Ms. Patricia K. Williams
Aircraft Maintenance Division
Air Carrier Maintenance Branch, AFS-330
Federal Aviation Administration
800 Independence Avenue, SW
Washington, DC 20591
RE: Air Carrier Contract Maintenance Requirements
Docket No. FAA-2011-1136; Notice No. 12-07
Dear Ms. Williams:
On behalf of the Transportation Trades Department, AFL-CIO (TTD), I am pleased to comment on the Federal Aviation Administration’s (FAA) Notice of Proposed Rulemaking (NPRM) on Air Carrier Contract Maintenance Requirements. By way of background, TTD consists of 31 affiliated unions, including the Professional Aviation Safety Specialists (PASS) which represents FAA inspectors, and the International Association of Machinists and Aerospace Workers (IAM) and the Transport Workers Union of America (TWU) who both represent aviation mechanics. We therefore have a vested interest in this rulemaking.
TTD and our affiliates have long argued that the growing trend of outsourcing maintenance necessitates improved oversight and safety standards at repair stations. We are pleased that the NPRM acknowledges this principle throughout the preamble and we specifically agree with the FAA’s statement that changes are needed “because contract maintenance has increased to 70 percent of all air carrier maintenance, and numerous investigations have shown deficiencies in maintenance performed by contract maintenance providers.”
With regards to this rulemaking, we support the efforts to increase the oversight and safety standards governing outsourced maintenance. The NPRM would implement section 319 of the FAA Modernization and Reform Act of 2012 (P.L. 112-95) and address some of the recommendations offered by the Department of Transportation Inspector General (IG) in its multi-year evaluation and critique of contract maintenance in the aviation sector. In doing so, the FAA proposes to modify 14 CFR parts 121 and 135 to ensure that, among other requirements, air carriers must be “directly in charge” of all “covered work” performed by a maintenance provider; all covered work must be done in accordance with the air carriers maintenance manual; and covered work must be performed under the “supervision and control” of an air carrier. In addition, the proposed rule would require each air carrier that contracts any of its maintenance to provide the FAA, and keep updated, a list of its maintenance providers.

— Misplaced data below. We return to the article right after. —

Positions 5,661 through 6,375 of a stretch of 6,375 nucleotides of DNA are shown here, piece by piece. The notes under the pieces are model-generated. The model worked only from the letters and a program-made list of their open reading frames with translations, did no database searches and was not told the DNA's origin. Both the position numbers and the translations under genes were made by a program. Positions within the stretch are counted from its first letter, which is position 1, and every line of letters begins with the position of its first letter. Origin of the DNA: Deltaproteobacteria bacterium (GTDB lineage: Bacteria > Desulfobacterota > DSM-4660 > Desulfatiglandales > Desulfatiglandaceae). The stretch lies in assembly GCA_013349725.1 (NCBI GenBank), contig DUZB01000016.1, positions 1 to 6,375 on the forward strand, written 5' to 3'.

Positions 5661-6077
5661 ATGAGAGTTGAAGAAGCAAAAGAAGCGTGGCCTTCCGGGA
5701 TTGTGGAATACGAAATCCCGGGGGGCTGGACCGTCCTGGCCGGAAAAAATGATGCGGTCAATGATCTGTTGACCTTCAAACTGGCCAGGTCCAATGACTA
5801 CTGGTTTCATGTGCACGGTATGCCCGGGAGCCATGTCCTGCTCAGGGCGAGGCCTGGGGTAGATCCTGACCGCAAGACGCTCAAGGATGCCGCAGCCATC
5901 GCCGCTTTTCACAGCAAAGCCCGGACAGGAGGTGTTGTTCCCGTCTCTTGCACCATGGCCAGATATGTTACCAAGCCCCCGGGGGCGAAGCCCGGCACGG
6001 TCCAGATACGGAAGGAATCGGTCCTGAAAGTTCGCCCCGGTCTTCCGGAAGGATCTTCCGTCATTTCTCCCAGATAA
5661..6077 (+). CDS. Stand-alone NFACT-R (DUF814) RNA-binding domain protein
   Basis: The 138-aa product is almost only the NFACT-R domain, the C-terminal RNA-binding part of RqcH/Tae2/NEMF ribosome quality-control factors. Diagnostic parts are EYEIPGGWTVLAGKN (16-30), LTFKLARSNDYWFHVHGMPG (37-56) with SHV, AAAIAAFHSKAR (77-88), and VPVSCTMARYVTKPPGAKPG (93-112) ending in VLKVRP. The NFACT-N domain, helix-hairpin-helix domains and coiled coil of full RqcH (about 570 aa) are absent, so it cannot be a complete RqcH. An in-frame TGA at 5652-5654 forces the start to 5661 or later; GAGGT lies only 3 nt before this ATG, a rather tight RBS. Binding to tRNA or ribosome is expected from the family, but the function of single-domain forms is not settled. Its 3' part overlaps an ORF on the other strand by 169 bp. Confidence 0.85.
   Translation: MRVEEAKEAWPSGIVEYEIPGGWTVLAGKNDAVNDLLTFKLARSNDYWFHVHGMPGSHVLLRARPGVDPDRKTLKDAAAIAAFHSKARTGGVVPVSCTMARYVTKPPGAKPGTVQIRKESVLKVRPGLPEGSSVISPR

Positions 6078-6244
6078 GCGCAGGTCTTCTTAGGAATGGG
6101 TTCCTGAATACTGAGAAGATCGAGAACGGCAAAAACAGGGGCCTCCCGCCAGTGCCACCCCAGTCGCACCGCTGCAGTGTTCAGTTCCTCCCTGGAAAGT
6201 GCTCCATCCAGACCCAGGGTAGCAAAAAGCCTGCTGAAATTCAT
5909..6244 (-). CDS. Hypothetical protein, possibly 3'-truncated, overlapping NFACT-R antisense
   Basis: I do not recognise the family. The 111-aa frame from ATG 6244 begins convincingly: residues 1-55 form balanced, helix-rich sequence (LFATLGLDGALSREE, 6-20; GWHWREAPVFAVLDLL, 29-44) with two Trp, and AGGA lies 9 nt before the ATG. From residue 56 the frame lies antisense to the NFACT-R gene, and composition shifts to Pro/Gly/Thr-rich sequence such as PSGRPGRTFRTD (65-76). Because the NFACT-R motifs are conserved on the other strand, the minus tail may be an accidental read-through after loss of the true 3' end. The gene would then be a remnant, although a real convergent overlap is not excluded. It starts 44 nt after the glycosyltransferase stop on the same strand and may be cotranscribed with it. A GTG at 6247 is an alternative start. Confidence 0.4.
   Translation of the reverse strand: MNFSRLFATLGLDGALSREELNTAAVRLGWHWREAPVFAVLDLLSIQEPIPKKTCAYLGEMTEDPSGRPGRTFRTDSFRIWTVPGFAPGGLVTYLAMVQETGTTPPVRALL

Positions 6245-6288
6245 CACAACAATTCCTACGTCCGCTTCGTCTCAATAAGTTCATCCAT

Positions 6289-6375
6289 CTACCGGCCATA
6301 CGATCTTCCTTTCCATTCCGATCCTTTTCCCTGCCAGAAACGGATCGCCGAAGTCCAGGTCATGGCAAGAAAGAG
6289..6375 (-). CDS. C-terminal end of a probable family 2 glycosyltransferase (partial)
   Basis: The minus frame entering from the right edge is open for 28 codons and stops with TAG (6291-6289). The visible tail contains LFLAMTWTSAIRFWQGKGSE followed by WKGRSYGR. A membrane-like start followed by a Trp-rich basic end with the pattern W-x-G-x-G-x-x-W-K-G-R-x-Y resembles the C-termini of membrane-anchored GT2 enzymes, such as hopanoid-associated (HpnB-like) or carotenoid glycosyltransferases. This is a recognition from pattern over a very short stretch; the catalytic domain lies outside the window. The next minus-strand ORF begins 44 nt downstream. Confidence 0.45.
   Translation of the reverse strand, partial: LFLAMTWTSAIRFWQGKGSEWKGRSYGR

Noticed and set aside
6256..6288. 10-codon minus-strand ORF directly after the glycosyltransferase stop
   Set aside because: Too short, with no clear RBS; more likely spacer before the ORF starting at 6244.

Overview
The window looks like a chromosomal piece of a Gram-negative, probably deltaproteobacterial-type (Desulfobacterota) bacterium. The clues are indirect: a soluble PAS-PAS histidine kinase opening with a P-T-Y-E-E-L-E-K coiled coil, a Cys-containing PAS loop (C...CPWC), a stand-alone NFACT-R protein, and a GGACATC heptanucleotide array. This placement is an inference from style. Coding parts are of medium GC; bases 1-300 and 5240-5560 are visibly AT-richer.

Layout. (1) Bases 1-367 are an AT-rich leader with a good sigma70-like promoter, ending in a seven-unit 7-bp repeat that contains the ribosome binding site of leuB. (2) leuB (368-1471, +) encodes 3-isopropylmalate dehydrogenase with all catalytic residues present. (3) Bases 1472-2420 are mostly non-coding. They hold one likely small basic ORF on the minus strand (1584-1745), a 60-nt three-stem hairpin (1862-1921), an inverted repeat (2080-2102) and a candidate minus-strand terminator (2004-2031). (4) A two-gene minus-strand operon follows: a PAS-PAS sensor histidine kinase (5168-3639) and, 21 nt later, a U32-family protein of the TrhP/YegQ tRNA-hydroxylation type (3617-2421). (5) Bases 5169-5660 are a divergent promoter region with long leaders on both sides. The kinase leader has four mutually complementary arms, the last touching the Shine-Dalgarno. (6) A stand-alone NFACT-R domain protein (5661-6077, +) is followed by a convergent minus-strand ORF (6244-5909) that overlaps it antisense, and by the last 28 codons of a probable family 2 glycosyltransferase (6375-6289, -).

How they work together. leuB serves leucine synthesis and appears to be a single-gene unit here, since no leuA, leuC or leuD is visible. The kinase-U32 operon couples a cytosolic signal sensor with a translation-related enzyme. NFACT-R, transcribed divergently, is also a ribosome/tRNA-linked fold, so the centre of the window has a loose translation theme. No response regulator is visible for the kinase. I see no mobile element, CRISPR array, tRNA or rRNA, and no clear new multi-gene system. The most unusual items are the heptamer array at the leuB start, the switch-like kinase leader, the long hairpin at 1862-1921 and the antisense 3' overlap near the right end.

We note that the covered work requirements were applied in the statute to non-certificated facilities only. Under section 121.368(a)(1) of this rulemaking, the FAA correctly chooses to extend these and the NPRM’s other standards universally, regardless of whether the contract maintenance provider is FAA-certified. We support this inclusion.
While we understand this rulemaking increases safety and oversight at non-certificated facilities, we continue to believe that outsourced maintenance work, especially “covered work,” should be performed at an air carrier or a part 145 repair station. Many of the measures instituted by Congress and the FAA that improve safety and oversight at certificated stations leave non-certificated facilities outside of their purview. For example, Congress chose to apply drug and alcohol testing regulations, as well as repair station security requirements, to part 145 repair stations. It would be unfortunate if maintenance providers could avoid new safety and oversight standards by choosing to be non-certified, while still performing important maintenance work.
As mentioned above, we support this rulemaking though we believe the NPRM has several areas that should be improved. We discuss those issues below.